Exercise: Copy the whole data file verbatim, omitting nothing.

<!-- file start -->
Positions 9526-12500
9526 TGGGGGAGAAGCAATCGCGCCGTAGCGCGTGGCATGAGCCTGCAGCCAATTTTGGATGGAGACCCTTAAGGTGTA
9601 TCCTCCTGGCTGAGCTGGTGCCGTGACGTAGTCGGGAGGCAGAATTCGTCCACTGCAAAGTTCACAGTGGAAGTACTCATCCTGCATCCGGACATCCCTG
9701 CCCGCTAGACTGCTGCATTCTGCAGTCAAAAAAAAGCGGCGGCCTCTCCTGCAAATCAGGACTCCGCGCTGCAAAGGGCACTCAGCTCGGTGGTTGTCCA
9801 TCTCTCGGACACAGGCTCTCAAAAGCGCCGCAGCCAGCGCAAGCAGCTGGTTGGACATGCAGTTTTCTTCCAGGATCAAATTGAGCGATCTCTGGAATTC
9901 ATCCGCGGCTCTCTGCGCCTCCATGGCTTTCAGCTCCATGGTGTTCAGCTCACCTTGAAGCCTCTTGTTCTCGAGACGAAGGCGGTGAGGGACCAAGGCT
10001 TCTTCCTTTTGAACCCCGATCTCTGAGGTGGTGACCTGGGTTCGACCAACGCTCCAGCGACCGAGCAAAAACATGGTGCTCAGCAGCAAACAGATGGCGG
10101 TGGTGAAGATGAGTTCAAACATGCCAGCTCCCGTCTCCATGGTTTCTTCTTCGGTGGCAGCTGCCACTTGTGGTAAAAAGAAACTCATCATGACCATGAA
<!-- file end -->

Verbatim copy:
Positions 9526-12500
9526 TGGGGGAGAAGCAATCGCGCCGTAGCGCGTGGCATGAGCCTGCAGCCAATTTTGGATGGAGACCCTTAAGGTGTA
9601 TCCTCCTGGCTGAGCTGGTGCCGTGACGTAGTCGGGAGGCAGAATTCGTCCACTGCAAAGTTCACAGTGGAAGTACTCATCCTGCATCCGGACATCCCTG
9701 CCCGCTAGACTGCTGCATTCTGCAGTCAAAAAAAAGCGGCGGCCTCTCCTGCAAATCAGGACTCCGCGCTGCAAAGGGCACTCAGCTCGGTGGTTGTCCA
9801 TCTCTCGGACACAGGCTCTCAAAAGCGCCGCAGCCAGCGCAAGCAGCTGGTTGGACATGCAGTTTTCTTCCAGGATCAAATTGAGCGATCTCTGGAATTC
9901 ATCCGCGGCTCTCTGCGCCTCCATGGCTTTCAGCTCCATGGTGTTCAGCTCACCTTGAAGCCTCTTGTTCTCGAGACGAAGGCGGTGAGGGACCAAGGCT
10001 TCTTCCTTTTGAACCCCGATCTCTGAGGTGGTGACCTGGGTTCGACCAACGCTCCAGCGACCGAGCAAAAACATGGTGCTCAGCAGCAAACAGATGGCGG
10101 TGGTGAAGATGAGTTCAAACATGCCAGCTCCCGTCTCCATGGTTTCTTCTTCGGTGGCAGCTGCCACTTGTGGTAAAAAGAAACTCATCATGACCATGAA